To live with Jacob is a nonstop lesson in unconditional parental love. The things we normally push our kids to do I have to always check in with myself, and Jacob, as to whether I should push. Many days I feel like I’m his personal cop, bound to protect him from cruelty or just from filling out forms on his own that normally most rising fifth graders can do on their own.
“It’s like you need deep pockets of resources to parent him,” Kate says.
This is when my heart stops. As he enters the middle school-Justin Beiber phase I feel as though I don’t know how to love him anymore. That my pockets for parenting a severely dyslexic tween are too small. I had just gotten used to meeting his needs as an elementary school kid. Should I talk to him more now? Less? Are any of our conversations going to make sense? Will he feel my love?
“Don’t talk love, eminate it from your heart.”
Don’t talk love.
For the next fifteen minutes Kate works on my heart, helping it be more flexible, and slowly I feel a still point which frightens me.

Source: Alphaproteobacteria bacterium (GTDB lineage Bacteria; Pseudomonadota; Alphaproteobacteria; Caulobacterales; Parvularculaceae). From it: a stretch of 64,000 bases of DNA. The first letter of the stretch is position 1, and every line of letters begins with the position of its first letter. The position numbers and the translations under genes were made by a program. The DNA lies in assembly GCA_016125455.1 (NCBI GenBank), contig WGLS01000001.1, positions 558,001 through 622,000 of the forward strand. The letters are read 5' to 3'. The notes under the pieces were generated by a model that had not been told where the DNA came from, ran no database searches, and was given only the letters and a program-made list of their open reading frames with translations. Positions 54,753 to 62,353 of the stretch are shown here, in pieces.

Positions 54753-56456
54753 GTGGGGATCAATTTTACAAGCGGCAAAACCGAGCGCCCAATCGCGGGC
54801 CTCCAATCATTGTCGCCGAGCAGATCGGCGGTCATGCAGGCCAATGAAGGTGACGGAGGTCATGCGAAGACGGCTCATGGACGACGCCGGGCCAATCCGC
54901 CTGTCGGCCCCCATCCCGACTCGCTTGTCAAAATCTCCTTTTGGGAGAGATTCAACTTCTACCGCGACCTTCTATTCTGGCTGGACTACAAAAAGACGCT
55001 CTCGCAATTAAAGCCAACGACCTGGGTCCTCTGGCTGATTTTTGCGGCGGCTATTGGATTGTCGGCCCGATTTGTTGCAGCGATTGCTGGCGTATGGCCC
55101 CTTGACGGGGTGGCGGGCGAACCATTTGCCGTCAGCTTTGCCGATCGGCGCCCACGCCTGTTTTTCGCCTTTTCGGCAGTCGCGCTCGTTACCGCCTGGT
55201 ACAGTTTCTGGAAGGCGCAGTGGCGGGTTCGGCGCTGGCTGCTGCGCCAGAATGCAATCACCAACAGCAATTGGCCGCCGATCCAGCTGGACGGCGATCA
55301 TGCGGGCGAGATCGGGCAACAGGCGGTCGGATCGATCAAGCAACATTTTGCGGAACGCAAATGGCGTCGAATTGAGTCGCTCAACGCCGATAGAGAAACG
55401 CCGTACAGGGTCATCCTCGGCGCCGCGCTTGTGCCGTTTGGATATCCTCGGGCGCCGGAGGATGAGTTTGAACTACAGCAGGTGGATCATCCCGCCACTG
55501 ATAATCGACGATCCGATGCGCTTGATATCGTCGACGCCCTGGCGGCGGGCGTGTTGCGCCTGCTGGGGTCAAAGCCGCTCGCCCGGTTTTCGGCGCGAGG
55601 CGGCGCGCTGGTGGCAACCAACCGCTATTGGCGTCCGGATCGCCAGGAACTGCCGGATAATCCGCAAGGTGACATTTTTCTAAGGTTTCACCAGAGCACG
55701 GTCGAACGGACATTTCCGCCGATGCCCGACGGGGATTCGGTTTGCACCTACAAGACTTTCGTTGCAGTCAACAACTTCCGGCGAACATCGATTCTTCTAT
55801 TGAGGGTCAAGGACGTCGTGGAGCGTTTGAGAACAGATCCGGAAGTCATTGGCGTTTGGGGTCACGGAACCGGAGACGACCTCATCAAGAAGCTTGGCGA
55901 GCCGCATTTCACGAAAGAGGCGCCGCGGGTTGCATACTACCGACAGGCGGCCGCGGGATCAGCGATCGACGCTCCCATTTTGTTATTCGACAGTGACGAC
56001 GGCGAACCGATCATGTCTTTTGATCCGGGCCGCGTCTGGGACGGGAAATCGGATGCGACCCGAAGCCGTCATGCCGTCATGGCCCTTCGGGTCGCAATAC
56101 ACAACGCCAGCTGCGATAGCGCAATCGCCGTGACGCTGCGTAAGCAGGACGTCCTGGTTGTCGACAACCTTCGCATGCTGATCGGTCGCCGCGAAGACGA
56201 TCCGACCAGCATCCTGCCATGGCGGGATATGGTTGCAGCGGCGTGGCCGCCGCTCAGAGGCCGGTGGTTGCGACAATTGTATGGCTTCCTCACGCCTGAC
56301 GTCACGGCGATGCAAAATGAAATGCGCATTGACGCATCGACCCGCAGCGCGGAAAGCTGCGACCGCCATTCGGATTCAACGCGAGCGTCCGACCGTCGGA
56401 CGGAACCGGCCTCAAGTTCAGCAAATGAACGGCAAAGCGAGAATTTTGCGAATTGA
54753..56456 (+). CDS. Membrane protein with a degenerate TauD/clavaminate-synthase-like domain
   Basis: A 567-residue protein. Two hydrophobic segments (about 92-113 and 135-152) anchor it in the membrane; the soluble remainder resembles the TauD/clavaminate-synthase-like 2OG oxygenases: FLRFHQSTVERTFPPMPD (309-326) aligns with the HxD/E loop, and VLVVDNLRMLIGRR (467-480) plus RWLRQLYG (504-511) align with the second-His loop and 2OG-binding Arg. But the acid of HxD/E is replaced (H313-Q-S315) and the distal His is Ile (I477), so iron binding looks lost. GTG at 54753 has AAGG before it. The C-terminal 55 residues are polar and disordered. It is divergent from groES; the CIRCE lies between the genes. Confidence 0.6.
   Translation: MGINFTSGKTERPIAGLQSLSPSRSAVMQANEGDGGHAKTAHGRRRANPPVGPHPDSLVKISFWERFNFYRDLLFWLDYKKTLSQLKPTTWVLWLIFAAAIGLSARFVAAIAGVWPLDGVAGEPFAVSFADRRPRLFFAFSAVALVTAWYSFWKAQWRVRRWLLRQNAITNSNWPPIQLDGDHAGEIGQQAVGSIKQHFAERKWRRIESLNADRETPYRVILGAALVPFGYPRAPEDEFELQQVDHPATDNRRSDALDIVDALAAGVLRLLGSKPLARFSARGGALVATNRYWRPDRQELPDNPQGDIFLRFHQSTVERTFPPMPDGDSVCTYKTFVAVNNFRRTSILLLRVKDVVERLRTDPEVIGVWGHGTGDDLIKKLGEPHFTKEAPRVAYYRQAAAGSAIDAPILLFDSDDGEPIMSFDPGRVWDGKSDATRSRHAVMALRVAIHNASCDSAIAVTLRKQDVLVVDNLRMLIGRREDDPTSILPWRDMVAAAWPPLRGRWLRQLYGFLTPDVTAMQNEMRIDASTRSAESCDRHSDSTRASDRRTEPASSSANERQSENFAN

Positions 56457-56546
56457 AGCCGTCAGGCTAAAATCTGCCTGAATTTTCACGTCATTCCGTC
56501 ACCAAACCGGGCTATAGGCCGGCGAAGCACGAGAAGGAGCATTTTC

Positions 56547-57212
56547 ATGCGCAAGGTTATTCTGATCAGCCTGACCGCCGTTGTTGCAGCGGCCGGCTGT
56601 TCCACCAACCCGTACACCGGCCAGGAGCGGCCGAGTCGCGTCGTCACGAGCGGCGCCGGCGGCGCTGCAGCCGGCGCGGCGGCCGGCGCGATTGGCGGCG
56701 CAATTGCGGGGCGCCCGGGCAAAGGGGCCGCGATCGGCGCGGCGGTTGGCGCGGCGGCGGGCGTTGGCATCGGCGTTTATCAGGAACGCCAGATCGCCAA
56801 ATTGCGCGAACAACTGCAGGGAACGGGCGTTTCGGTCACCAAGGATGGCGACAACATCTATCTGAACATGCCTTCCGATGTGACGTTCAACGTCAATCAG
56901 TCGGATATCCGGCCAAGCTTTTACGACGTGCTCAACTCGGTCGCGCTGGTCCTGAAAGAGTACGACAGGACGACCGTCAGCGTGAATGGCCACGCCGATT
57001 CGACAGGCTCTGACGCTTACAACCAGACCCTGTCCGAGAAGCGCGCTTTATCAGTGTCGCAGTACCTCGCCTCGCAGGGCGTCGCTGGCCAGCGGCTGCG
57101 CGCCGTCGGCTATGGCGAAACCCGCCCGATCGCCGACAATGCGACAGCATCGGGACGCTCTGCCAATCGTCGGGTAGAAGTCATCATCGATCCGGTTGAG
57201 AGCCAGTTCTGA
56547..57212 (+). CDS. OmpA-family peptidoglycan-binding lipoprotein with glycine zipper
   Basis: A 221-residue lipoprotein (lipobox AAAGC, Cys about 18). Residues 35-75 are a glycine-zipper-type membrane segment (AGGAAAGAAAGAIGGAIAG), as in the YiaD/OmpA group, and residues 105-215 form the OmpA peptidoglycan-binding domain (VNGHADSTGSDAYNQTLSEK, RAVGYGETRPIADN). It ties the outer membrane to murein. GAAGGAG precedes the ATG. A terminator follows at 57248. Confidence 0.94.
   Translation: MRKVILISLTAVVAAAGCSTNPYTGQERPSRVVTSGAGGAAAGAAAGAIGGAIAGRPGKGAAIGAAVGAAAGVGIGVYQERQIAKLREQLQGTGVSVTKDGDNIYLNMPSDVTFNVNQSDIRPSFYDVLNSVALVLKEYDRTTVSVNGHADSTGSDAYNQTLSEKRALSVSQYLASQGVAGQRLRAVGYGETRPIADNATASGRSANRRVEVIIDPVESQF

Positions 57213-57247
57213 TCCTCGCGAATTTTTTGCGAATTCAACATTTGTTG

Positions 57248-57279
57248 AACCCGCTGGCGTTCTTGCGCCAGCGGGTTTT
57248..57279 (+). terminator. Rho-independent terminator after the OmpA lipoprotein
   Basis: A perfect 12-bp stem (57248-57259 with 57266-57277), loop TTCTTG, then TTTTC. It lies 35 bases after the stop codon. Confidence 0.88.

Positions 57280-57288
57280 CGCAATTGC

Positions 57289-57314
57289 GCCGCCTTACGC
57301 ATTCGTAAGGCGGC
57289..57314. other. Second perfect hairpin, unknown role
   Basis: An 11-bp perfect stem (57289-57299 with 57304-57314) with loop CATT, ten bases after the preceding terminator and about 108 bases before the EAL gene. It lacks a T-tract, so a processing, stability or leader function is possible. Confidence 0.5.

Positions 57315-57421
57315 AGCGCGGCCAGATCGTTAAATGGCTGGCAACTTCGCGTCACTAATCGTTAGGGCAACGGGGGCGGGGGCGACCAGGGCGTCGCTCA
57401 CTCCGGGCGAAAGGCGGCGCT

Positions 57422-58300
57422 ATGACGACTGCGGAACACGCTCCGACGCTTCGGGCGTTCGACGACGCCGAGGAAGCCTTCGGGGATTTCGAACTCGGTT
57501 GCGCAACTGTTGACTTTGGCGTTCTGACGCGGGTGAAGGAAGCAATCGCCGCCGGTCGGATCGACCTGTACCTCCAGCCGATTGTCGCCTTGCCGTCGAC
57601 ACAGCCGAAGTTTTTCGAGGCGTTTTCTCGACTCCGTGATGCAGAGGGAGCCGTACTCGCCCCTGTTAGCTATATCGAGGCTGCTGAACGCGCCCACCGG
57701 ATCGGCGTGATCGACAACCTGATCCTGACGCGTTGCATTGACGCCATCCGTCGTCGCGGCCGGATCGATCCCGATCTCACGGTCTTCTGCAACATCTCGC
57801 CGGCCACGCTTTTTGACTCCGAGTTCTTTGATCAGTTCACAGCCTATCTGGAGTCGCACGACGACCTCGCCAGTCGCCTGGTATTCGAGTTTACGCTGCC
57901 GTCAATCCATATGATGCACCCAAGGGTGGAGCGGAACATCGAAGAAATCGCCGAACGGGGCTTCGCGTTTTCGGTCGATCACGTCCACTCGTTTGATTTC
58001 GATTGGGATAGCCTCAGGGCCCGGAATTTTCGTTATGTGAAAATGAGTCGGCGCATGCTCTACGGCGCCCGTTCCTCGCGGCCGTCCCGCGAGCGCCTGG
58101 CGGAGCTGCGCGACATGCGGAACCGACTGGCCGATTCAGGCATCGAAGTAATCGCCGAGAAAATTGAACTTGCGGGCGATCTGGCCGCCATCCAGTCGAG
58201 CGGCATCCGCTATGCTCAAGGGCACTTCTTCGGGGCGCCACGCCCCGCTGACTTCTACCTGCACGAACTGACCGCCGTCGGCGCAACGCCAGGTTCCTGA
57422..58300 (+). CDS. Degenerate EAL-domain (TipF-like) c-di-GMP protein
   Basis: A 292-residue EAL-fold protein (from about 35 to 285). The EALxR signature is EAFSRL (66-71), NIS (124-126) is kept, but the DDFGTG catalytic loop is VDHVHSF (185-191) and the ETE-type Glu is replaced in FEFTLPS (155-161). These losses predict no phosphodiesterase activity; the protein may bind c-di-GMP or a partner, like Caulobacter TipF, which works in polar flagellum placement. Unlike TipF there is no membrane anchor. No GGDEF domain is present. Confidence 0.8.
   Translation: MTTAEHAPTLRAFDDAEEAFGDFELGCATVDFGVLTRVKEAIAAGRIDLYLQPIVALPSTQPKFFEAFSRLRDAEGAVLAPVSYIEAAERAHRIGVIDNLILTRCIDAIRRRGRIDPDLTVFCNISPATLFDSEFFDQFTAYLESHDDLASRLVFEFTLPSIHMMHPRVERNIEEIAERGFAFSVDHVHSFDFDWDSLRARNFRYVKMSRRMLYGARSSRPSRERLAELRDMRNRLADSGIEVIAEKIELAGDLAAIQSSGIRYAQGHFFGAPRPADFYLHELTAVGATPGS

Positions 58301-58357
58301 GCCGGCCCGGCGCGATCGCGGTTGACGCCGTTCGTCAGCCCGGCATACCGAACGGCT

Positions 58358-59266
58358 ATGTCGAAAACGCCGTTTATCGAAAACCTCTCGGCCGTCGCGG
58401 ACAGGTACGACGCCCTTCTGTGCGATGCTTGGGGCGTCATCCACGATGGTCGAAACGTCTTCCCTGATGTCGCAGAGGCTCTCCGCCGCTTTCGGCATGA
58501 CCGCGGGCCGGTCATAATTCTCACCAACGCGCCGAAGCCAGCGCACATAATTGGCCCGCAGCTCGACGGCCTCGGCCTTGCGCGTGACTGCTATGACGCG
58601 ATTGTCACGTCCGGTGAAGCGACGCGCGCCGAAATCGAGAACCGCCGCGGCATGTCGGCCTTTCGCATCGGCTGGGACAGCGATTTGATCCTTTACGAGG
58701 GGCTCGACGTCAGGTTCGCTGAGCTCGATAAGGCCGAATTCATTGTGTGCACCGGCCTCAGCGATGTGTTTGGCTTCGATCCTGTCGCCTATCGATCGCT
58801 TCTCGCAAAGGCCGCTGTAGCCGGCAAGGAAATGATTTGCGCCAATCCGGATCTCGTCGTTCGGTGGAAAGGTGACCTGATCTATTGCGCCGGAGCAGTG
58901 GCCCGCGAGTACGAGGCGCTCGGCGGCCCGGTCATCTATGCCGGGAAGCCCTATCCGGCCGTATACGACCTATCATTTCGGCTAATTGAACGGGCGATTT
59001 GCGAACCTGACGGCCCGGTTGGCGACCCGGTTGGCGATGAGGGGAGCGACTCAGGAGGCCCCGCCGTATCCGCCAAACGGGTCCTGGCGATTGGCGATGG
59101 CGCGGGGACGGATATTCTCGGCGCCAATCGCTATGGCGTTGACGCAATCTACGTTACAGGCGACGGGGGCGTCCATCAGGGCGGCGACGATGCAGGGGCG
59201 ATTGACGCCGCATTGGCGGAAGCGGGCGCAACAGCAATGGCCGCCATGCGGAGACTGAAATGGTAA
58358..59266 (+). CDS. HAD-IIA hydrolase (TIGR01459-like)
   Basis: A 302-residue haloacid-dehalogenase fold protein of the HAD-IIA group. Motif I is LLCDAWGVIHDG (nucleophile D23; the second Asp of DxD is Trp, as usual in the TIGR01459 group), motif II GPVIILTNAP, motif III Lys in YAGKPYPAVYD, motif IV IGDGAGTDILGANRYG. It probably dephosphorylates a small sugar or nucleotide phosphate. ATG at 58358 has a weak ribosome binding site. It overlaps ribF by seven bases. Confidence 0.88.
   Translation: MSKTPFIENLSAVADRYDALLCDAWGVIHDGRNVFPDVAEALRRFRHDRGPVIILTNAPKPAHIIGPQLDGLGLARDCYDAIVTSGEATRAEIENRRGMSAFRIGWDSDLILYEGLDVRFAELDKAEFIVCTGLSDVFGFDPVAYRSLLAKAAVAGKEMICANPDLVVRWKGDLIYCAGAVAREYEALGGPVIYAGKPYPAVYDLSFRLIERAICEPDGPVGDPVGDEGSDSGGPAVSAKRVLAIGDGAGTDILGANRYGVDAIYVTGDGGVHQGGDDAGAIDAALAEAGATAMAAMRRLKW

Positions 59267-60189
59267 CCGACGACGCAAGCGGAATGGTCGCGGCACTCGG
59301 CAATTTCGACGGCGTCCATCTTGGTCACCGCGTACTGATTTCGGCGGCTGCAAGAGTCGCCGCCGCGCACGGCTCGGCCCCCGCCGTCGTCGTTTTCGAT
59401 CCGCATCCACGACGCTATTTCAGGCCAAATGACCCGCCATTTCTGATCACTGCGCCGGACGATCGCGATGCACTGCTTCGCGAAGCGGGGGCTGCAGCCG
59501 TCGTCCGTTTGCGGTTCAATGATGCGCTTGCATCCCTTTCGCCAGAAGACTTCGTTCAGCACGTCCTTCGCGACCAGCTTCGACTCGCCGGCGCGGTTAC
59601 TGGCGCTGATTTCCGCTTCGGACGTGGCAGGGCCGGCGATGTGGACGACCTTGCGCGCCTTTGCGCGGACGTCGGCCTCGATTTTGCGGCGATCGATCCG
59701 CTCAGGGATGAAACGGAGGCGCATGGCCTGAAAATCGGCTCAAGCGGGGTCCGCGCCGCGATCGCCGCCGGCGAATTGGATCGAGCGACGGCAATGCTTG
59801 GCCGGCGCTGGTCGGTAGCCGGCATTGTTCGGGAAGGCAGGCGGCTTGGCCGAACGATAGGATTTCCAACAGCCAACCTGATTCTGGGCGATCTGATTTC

Don’t talk love.
To end the session Kate takes me to a deep state of what she calls “nothingness.”
“No trying, no Being,” she says.
I realize this is yoga nidra at work: sensing your body and allowing emotions amd beliefs to come up for ‘tea and conversation.’
We end our session. Then I walk to my yoga nidra bed and nap.
Breathing into my chakras, with Robin’s voice guiding me, I spend extra time chanting into my heart chakra.
Don’t talk love.
That night I chant the heart chakra sound just before Jacob snuggled into bed for our nighttime reading. Before opening the book I suggest we take our left hand and put it on each other’s hearts.
“Now let’s breathe love into each other’s heart,” I say to Jacob.
He smiles and we close our eyes, breathing into the ocean of love between us, my parental exhaustion from his dyslexia fading, silenced by the sensing of my heart.
“Can I have a mini-waffle for breakfast tomorrow?,” he asks.